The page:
Excerpt

I have chosen to focus my mathematical exploration on applications of Calculus in Business situations. To begin with, I was looking for an interesting real life situation I could base my investigation on. Having lived in an economically well developed country like Germany for almost my whole life, the accessibility to a wide range of products and their varying appeal to the consumer are subconsciously part of my daily life. The fact that some products are enormously demanded by society whereas others aren‘t that successful on the market gave me the idea to investigate how demand is influenced by outside factors. Thereby I discovered the concept of Price Elasticity of Demand which is useful in indicating the responsiveness of the demand of a certain good to a change in its price. I thus decided to explore the different levels of Price Elasticity of demand, namely elastic, inelastic and unit elasticity, and their effect on revenue by means of both an exponential and a quadratic demand function. Finally I applied the acquired knowledge to a highly demanded and very popular product in Germany, which is coffee, and modeled its change in demand dependent on varying prices as well as outside factors such as brand loyalty and income.

### Introduction

Price fluctuation is a phenomenon we frequently encounter in our daily life. Therefore, Price Elasticity of demand is a useful indicator of the relation between a change in price and the willingness to purchase a certain product. In general it is proposed that an increase in price of a certain product results in a decrease in demand, however this concept is also dependent on several factors such as the availability of substitute products, the indispensability of products or brand loyalty.

Moreover, Price Elasticity of demand provides information about the revenue of the product sold at a certain price, as revenue and Price Elasticity are calculated with the same variables, namely the price p and the quantity demanded q. In regard of the elasticity of the product, an increase in price can entail both an increase and decrease in revenue, differing always in relation to its demand. Consequently, it is of immense importance to companies to model demand functions in order to foretell the implications of a change in price on demand and revenue.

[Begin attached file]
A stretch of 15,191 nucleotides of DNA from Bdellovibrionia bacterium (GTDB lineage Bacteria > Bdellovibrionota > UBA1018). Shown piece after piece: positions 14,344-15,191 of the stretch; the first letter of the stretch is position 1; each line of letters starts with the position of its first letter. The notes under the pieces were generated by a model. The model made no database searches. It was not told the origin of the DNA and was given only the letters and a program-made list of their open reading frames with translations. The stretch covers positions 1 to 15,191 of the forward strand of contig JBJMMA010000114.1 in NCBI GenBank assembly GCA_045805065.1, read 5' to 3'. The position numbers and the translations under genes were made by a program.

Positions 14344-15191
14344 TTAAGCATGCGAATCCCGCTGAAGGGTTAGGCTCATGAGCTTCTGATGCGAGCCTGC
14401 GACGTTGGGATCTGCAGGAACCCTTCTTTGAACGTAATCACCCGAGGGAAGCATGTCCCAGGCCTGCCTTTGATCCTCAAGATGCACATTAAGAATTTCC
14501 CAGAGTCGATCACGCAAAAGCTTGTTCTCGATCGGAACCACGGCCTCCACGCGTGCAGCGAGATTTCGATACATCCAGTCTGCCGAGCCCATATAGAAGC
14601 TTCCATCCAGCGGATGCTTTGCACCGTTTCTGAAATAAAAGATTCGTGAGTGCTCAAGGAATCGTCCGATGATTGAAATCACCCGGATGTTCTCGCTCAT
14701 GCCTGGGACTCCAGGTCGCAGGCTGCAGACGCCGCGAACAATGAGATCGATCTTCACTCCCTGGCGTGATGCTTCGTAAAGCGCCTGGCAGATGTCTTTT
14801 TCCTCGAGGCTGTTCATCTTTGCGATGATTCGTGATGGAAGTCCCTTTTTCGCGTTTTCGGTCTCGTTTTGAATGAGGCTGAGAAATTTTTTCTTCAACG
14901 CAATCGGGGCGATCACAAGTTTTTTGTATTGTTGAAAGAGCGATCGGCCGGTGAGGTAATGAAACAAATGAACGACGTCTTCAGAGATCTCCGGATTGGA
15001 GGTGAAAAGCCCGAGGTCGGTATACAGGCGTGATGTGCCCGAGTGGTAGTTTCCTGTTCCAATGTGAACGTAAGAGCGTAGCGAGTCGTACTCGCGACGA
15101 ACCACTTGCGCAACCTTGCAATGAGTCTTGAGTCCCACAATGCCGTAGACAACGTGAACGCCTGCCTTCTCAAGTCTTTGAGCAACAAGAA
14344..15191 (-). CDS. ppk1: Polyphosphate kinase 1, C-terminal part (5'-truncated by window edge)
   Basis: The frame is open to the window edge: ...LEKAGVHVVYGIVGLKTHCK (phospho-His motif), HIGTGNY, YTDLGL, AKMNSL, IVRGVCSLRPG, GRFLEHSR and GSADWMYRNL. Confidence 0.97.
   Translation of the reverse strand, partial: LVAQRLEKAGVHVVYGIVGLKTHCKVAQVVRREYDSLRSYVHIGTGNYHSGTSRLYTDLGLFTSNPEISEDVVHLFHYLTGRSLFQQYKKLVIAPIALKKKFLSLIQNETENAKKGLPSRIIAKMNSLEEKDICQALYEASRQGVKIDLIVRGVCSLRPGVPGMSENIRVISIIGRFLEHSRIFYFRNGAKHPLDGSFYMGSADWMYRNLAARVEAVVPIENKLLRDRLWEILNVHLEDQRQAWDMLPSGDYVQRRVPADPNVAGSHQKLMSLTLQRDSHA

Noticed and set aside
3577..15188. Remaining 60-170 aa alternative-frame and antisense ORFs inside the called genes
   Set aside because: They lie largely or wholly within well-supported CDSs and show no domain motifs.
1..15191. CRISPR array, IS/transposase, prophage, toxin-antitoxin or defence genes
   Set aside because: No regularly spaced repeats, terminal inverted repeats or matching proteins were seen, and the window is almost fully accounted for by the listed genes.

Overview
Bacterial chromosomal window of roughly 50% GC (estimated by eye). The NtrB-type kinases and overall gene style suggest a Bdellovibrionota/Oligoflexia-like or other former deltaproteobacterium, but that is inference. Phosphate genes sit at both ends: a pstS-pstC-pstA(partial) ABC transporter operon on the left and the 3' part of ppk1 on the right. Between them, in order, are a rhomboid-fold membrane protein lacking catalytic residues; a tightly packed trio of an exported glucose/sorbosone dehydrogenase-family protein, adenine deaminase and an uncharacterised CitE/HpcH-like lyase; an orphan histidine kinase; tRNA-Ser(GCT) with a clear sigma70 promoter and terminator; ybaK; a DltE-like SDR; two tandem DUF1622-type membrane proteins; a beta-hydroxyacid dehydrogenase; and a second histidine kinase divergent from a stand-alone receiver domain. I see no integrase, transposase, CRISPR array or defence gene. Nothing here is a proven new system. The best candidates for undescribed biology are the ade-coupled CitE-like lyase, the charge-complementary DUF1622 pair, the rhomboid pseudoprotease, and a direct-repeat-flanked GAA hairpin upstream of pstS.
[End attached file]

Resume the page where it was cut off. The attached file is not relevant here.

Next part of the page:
The aim of this exploration is to look at the concept of Price Elasticity of demand and its effect on revenue in order to determine whether a product‘s price is elastic, inelastic or of unit elasticity. Thereby I will explore different types of demand functions and model their optimum price as well as maximum revenue. This concept is eventually applied to a real life situation.

To begin with, the responsiveness of demand to price change can be measured as a ratio of the percentage rate of change in the quantity that is demanded to the percentage rate of change in the price of the good. [1]

Defining the quantity demanded as q and the price for the good demanded as p, and relying on the equation that the rate of change of a quantity:

[Formulas are omitted from this preview]

Hence, Price Elasticity of Demand

[Formulas are omitted from this preview]

As it can be assumed that an increase in price will lead to a decrease in demand and that q > 0 and p > 0, E(p) has to be negative, thus .

[Formulas are omitted from this preview]

As mentioned before, the Price Elasticity is largely dependent on the good, therefore there are 3 different levels of demand. [2]

- In case that E(p) > 1, the demand is said to be elastic, indicating that the percentage increase in price is less than the resulting percentage decrease in demand, hence demand is sensitive to price change

- In case that E(p) < 1, the demand is said to be inelastic, indicating that the percentage increase in price is greater than the resulting percentage decrease in demand, hence demand is rather insensitive to price change

- In case that E(p) = 1, the demand is said to be of unit elasticity, indicating that percentage change in price and demand are relatively equal [3]

In order to connect E(p) and R(p) in one equation, the rate of change of revenue with respect to price has to be found by differentiating R(p)=pxq implicitly with respect to p while q is a constant, using the product rule.

[…]

[1] http://www.ncssm.edu/courses/math/apcalcprojects/econ/Elasticity_of_Demand_Student_Handout.pdf

[2] http://www.ncssm.edu/courses/math/apcalcprojects/econ/Elasticity_of_Demand_Student_Handout.pdf

[3] http://www.economicshelp.org/blog/7019/economics/examples-of-elasticity/

- Quote paper
- Stefanie Mücka (Author), 2014, Price Elasticity of Demand and its effect on Revenue, Munich, GRIN Verlag, https://www.grin.com/document/276575

Publish now - it's free

Comments